Is greenwashing marketing as usual or a growing concern?
First we need to ensure that we understand what it is.
Merriam Webster defines it as “the act of misleading customers and potential customers into believing that a product or service is environmentally friendly.”
Wikipedia defines it as “‘green sheen’, a form of spin in which green PR or green marketing is deceptively used to promote the perception that an organization’s products, aims or policies are environmentally friendly.”
and lastly Oxford Dictionary “Disinformation disseminated by an organization so as to present an environmentally responsible public image.”
There are many kinds of greenwashing the most obvious are false and misleading claims about an individual product. The most recent example that falls in this category is Goop’s unsupported claim that their Jade and Rose Quartz eggs could balance hormones, regulate uterine prolapse, and incease bladder control. They also claimed that their Inner Judge Flower Essence Blend oil could help prevent depression according to the Orange County, CA District Attorney’s office.
Civil penalties amounting to $145,000 were imposed on Goop as well as being barred from making claims regarding efficacy of their products without complete and reliable evidence. This may seem severe for misrepresentation of a product, however it is appropriate considering the potential for people to delay seeking medical advice for conditions that require it. In this case the issue was more serious as doctors believe the use of the product to have the potential for causing infection or injury.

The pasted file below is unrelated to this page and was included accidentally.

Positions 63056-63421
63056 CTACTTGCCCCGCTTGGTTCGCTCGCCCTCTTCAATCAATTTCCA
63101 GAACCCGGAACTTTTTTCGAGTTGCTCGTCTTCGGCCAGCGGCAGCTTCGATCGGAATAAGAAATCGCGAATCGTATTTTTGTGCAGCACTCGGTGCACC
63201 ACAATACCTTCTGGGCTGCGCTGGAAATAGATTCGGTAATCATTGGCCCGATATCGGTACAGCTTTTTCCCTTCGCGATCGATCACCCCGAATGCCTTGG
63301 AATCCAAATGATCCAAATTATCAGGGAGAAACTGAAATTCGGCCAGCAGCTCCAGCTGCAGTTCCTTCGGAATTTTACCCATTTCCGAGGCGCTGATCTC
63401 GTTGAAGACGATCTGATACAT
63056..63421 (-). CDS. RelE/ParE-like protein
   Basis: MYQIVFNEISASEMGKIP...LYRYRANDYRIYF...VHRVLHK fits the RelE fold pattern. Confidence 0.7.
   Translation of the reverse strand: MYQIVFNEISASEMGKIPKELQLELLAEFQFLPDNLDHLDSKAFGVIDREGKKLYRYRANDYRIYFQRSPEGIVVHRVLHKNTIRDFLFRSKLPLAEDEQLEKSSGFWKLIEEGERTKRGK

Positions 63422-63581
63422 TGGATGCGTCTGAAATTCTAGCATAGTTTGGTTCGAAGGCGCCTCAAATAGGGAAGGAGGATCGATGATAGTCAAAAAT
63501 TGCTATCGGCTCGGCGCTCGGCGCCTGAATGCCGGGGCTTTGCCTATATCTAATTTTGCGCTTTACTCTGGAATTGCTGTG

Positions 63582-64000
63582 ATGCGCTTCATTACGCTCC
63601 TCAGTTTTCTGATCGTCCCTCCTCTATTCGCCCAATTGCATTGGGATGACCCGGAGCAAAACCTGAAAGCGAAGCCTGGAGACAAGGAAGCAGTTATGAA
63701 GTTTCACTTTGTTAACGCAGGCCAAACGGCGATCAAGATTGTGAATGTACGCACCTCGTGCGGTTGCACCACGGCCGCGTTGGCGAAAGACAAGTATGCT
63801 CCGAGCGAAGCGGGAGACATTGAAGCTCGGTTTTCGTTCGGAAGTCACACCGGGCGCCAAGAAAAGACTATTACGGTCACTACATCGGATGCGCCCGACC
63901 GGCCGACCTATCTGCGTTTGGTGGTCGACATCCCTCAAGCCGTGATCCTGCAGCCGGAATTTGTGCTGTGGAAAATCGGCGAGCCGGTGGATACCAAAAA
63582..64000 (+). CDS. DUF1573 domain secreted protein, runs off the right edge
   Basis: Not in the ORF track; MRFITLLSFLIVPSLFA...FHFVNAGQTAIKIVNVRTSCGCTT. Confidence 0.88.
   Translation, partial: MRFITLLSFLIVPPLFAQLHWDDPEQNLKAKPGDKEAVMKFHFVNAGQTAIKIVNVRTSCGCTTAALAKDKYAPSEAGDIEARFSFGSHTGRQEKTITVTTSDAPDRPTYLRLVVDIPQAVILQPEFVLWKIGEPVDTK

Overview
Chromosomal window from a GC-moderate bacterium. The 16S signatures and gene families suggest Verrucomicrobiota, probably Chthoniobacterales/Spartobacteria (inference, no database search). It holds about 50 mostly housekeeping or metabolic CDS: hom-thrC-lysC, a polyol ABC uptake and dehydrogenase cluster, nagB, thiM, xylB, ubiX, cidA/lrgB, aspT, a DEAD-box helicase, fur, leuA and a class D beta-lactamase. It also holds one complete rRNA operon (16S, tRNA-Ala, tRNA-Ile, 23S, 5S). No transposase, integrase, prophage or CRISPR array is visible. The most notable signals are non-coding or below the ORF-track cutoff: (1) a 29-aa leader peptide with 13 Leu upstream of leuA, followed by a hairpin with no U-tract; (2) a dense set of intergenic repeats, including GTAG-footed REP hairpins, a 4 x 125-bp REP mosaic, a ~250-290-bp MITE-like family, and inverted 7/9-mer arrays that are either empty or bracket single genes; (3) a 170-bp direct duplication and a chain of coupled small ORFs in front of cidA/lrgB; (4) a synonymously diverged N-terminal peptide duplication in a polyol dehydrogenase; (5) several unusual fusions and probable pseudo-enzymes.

This disinformation can be defined as greenwashing and was prosecuted due to their very specific claims for improved health without documented evidence to support them.
There are more insidious forms of greenwashing though and they are harder to spot. The Seven Sins of Greenwashing were developed by UL.com, a company that acts as a watchdog for consumers and partners with retailers to provide testing, inspection, auditing, training and advisory services. The seven sins are as follows:
- Sin of the hidden tradeoff
- A claim suggesting that a product is ‘green’ based on a narrow set of attributes without attention to other important environmental issues. For example paper that is sustainably harvested but is then treated with chlorine or other processes that are not compatible with sustainable practices. A specific form of this is called “forgetting the lifecycle” according to Building Green.
- Sin of no proof
- An environmental claim that cannot be substantiated by easily accessible supporting information or by a reliable third-party certification. An example would be a paper product that claims it has recycled material with no proof.
- Sin of vagueness
- A claim that is so poorly defined or broad that its real meaning is likely to be misunderstood by the consumer. Using the word “all natural” when there are many natural ingredients that are hazardous such as arsenic, or formaldehyde.
- Sin of worshiping false labels
- A product that, through either words or images, gives the impression of third-party endorsement where no such endorsement exists. Using a logo that is similar to a logo that is used for certification.
- Sin of irrelevance